Inflation in the United Kingdom soared to an eye-watering 40-year high yesterday with fears things were only going to get worse as the government faces massive pressure to come up with cost-of-living aid.
The headline Consumer Price Index (CPI) rate rose to 9 per cent in April – up from 7 per cent in March and the peak since 1982, when Margaret Thatcher was Prime Minister, the Falklands War was about to start, and unemployment was running at 3 million.
The Bank of England expects the annual rate will get even worse, peaking at 10.25 per cent during the final quarter of the year amid the biggest squeeze on incomes since records began in the 1950s. That would be more than five times its 2 per cent target, the Daily Mail reported.
Inflation has long been seen as one of the biggest threats to economies. In extreme examples, it has spiralled out of control and sparked panic in several countries.
The German Weimar Republic effectively collapsed after the value of the mark went from around 90 marks to the US dollar in 1921 to 7,400 marks to the dollar in 1921.
In Zimbabwe between 2008 and 2009 the monthly inflation rate was estimated to have reached a mind-boggling 79.6billion per cent.
Although inflation has faded in the minds of Britons who have become used to ultra-low interest rates and stable prices, it caused chaos in the country in the 1970s.
However, UK’s Chancellor of the Exchequer, Rishi Sunak, insisted that ‘countries around the world are dealing with rising inflation’, and he ‘stands ready’ to offer further support to Britons – while stressing that he cannot ‘protect people completely’ from pain.
The skyrocketing UK inflation rate is happening as Nigeria’s own index rose to 16.82 per cent in April, recording the highest jump in eight months, according to the National Bureau of Statistics (NBS).
But many Nigerians think that the figure could be higher, given Nigeria’s perceived penchant for interfering with official data.
Last month, the consumer price index, which measures the rate of increase in the price of goods and services, jumped amid increases recorded in food and energy prices.
On Monday the Nigeria’s statistics bureau stated that year-on-year, the rate was 1.3 per cent points lower compared to 18.12 per cent recorded in April 2021. However, the new annual rate was the highest since September 2021 (16.63 per cent).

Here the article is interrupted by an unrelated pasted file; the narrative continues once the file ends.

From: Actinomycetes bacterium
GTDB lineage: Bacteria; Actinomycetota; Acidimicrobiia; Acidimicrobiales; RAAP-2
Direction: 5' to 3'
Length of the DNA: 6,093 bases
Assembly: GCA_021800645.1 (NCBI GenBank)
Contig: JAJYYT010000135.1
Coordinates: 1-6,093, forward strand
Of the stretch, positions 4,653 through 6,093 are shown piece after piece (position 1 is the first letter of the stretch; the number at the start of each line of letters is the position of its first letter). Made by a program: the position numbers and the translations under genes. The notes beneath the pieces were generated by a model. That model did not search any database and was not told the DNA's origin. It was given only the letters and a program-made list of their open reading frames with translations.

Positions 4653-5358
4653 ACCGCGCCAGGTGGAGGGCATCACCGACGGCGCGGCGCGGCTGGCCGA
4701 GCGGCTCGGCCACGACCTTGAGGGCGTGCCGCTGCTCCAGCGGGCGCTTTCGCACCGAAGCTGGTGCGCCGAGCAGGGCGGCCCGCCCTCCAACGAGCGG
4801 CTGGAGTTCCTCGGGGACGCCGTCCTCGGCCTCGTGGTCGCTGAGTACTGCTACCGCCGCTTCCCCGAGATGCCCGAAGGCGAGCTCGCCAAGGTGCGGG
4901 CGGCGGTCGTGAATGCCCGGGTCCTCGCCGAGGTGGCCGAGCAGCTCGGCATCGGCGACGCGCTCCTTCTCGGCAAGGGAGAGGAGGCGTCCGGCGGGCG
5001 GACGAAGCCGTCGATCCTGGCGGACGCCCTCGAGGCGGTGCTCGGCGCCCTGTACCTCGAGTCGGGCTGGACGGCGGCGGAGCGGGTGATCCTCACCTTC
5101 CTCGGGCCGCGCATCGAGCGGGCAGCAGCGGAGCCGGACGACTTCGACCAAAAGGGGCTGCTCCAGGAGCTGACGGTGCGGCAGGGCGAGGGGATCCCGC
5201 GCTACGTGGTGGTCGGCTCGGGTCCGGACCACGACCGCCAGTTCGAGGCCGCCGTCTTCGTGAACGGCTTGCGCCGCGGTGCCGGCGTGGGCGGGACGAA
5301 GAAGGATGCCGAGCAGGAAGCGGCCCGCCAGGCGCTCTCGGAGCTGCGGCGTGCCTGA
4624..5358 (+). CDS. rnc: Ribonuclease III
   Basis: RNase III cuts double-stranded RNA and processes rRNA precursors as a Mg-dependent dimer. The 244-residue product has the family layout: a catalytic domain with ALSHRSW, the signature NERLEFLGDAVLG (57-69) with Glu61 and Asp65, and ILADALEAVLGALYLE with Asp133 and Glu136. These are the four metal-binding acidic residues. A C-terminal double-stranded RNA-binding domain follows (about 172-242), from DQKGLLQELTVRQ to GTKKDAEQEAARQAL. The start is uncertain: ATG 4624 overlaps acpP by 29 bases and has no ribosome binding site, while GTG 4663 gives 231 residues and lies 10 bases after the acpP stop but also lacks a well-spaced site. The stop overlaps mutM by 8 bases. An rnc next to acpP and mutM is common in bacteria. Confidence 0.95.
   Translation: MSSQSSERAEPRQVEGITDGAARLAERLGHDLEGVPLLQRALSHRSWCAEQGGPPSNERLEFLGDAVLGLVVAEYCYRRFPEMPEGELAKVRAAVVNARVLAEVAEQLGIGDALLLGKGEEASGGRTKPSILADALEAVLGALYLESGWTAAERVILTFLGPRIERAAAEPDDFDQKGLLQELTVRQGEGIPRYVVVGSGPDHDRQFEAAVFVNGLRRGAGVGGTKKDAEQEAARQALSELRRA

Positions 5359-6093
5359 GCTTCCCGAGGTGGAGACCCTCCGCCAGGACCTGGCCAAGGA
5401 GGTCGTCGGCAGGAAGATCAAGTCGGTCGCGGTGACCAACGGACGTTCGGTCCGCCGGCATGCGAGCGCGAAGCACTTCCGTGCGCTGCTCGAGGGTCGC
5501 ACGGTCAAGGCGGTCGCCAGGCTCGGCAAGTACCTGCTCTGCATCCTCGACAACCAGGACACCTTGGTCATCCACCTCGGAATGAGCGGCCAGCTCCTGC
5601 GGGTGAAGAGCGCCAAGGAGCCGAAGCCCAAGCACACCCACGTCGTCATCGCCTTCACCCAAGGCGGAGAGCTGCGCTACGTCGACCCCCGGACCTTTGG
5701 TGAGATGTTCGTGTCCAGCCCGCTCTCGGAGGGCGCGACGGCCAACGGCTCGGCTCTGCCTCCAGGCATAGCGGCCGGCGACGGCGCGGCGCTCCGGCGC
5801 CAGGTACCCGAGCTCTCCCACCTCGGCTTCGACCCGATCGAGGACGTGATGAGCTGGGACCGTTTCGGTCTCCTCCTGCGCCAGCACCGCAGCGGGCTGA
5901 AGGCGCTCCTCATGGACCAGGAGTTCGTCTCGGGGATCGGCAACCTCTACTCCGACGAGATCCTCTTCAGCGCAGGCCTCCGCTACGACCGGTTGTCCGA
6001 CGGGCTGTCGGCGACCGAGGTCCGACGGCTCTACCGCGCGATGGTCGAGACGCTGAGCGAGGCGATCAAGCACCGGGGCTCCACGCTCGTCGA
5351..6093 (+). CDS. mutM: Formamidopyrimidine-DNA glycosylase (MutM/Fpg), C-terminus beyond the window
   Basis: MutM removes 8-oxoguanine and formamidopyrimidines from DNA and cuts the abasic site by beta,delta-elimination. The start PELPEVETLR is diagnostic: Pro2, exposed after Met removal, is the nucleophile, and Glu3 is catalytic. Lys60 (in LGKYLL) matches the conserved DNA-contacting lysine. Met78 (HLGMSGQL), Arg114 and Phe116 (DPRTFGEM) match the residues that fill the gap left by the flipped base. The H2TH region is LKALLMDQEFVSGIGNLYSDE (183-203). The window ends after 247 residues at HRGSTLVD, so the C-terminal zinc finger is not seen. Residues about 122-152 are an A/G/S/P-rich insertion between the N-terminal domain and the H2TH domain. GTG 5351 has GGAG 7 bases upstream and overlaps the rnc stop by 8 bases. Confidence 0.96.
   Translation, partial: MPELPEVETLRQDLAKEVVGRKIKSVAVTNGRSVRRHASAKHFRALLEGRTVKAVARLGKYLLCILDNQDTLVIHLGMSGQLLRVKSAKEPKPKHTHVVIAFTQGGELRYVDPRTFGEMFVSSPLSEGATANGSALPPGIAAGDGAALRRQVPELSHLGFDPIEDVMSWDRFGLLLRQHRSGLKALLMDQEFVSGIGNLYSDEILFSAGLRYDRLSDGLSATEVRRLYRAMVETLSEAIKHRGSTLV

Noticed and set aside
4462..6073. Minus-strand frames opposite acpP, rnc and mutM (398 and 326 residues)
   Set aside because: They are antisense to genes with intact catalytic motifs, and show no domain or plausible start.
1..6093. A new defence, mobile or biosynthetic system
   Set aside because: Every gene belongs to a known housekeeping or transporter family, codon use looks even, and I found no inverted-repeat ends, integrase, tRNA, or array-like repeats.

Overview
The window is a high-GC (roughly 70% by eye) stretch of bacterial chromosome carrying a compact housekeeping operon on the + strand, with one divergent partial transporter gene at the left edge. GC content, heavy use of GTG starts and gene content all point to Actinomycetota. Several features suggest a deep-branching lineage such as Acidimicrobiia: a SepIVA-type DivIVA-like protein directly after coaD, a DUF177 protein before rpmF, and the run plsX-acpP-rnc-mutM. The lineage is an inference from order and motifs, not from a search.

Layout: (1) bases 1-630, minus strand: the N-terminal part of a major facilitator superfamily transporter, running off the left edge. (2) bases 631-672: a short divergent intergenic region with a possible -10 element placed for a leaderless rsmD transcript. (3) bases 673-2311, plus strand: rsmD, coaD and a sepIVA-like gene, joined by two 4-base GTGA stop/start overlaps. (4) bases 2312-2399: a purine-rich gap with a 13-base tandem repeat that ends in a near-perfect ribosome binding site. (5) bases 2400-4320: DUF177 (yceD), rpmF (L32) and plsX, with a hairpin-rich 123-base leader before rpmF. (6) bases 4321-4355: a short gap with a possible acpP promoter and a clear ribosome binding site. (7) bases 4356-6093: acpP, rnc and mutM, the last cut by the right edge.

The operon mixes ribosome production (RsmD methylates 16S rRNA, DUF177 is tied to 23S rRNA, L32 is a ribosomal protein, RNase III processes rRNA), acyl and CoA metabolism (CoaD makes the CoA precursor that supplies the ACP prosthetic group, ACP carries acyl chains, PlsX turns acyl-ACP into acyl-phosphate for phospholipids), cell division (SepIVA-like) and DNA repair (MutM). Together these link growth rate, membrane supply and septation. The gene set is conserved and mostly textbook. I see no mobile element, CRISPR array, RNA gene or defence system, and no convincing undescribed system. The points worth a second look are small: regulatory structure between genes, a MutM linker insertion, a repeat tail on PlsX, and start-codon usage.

According to the NBS, urban inflation rate increased to 17.35 per cent (year-on-year) in April 2022 from 18.68 percent recorded in April 2021, while the rural inflation rate increased to 16.32 percent in April 2022 from 17.57 percent in April 2021.
The urban index, it said, rose to 1.78 per cent in April 2022, up by 0.02 from the rate recorded in March 2022 (1.76), while the rural index also rose to 1.74 per cent in April 2022, up by 0.01 from the rate that was recorded in March 2022 (1.73) per cent.
But in the UK, opposition parties are urging an emergency budget to slash Value Added Tax (VAT) and help struggling Britons who are ‘on the brink’.
Experts warned that ‘this is what Stagflation looks like’, as the UK economy stalls and teeters towards recession after the pandemic and Ukraine war caused chaos.
Analysts said another interest rate hike next month is now ‘inevitable’, potentially to 1.25 per cent, as the Bank of England scrambles to stop prices spiralling out of control, Daily Mail reported.
But the pound still dipped further against the US dollar as investors priced in the increasingly grim situation. The unrelentingly ‘miserable’ news continued with pump prices reaching new records, of 167.64p for petrol and 180.88p for diesel.
In a further headache for ministers, the RPI measure of inflation has rocketed even higher to 11.1 per cent in April – with unions threatening strikes unless that is used as the basis for pay rises in the public sector.
United chief Sharon Graham threatened strike action against employers who do not give pay rises in line with inflation, saying calls for wage restraint should be directed at chief executives.
The average cost of a litre of petrol at UK forecourts on Tuesday was 167.6p, higher than the previous record of 167.3p set on March 22 – the day before Mr Sunak announced a 5p cut in fuel duty. Diesel prices have risen to 180.9p.
Tories have warned the Bank of England not to overreact now by pushing up interest rates too quickly, dooming the country to recession. The average UK house price jumped by £24,000 in the year to March, according to official figures.
Chancellor Sunak, in a statement after the figures yesterday blamed the rising energy prices. “Today’s inflation numbers are driven by the energy price cap rise in April, which in turn is driven by higher global energy prices.
“We cannot protect people completely from these global challenges but are providing significant support where we can, and stand ready to take further action.
“We’re saving the average worker £330 a year through reducing National Insurance Contributions, changing Universal Credit to save over a million families around £1,000 a year, and providing millions of families with £350 each this year to help with their energy bills,” he said.
Trade Secretary Anne-Marie Trevelyan warned there are likely to be a ‘couple of bumps to get through’ before inflation settles down. “This is something we have to tackle across the board,” she said.
Experts have warned that the poorest households are bearing the brunt of rising prices, with analysis by economic think tanks estimating they face a rate closer to 11 per cent.